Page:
“This is why my mother wanted to keep Katy,” Mari said summing up what the fairies thought.

Jill scowled at her. She sent a dark look to the rest of the room and went into the kitchen. Sandy, Tanesha, and Heather sheepishly followed.

“I know you’re frustrated…” Sandy whispered.

“The trial starts on Monday!” Jill said. “If I don’t find out today…”

Jill glared at Sandy, who grinned at Jill’s gloom.

“If you ask me…” Heather said.

When Jill scowled at her, Heather immediately shut up. She shrugged as if she didn’t care.

“I think she’s already asked you,” Tanesha said in a low voice.

“Oh, sorry,” Heather said with a smile. “You’re asking a question that’s never been asked before.”

Jill looked up at Heather and scowled.

“It seems like everyone is going on tradition,” Heather said. “And the tradition is that when a child reaches the age of five, his or her soul are open for collection by the Trickster. It’s up to the child to set herself free.”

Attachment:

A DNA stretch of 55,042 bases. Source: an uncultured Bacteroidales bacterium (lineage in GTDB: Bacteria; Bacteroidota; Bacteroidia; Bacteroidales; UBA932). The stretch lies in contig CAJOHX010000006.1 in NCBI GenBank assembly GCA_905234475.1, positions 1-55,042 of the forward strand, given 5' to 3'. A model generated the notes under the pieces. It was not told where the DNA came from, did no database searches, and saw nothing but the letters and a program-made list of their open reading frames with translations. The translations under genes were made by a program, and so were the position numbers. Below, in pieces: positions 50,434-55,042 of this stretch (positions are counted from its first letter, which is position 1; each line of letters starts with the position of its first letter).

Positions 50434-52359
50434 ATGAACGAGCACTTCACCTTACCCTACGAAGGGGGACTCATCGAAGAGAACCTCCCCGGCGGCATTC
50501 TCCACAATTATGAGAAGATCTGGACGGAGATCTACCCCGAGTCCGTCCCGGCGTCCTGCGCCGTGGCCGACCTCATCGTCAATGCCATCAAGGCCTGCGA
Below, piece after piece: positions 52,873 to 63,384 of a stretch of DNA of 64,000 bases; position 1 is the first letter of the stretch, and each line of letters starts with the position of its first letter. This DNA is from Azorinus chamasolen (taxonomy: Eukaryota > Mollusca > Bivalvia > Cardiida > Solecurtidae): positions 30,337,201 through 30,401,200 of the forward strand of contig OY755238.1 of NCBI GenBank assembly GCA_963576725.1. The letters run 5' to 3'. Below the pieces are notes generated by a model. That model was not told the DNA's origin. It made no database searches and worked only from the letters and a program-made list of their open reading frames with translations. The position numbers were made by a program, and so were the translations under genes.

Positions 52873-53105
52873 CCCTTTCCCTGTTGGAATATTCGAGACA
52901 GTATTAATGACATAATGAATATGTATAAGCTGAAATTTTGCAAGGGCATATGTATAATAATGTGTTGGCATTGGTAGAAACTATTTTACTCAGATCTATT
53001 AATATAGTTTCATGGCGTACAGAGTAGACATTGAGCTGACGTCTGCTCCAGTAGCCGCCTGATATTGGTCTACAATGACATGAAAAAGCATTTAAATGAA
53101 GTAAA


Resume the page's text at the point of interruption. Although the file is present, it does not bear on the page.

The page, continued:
“That’s such BS,” Jill said. “There’s got to be another way.”

“You have to teach a child to walk,” Sandy said in her most helpful voice. “I wonder if we could figure out what everyone learned from the Trickster, you know, what Katy needs to learn. Maybe we could teach her what she needs to know.”

The girlfriends turned to look at Sandy. She blushed.

“It was just an idea,” Sandy said.

“A great idea,” Tanesha said. “We’ve learned from, well, everyone, that Katy needs to learn some skills. These skills are usually taught by this creature they’re calling the Trickster.”